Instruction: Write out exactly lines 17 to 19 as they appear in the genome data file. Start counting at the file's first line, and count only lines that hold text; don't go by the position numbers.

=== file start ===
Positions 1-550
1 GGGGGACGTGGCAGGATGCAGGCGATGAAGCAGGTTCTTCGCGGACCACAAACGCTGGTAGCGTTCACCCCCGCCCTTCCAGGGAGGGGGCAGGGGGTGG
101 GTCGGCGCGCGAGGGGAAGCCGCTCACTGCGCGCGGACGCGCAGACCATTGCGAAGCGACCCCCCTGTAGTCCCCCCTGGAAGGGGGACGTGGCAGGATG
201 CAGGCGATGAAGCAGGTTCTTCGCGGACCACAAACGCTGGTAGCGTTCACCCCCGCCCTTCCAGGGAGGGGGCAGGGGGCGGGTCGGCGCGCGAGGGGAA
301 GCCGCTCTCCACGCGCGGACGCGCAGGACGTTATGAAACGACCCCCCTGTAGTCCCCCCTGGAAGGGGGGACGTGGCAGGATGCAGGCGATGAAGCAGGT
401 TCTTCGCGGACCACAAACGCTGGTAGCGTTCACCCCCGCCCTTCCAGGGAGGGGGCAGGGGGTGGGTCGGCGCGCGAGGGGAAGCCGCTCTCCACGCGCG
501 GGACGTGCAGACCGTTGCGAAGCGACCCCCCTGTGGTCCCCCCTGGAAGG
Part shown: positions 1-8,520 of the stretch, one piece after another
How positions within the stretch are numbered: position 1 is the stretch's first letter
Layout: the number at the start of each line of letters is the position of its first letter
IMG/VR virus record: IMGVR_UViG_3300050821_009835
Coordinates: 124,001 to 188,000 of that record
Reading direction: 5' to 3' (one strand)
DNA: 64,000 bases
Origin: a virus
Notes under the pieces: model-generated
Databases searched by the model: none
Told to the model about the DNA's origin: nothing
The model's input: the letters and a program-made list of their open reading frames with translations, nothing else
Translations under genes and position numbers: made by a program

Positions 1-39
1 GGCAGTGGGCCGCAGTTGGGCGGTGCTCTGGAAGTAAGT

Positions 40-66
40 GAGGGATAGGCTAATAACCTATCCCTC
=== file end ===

Databases searched by the model: none
Told to the model about the DNA's origin: nothing
The model's input: the letters and a program-made list of their open reading frames with translations, nothing else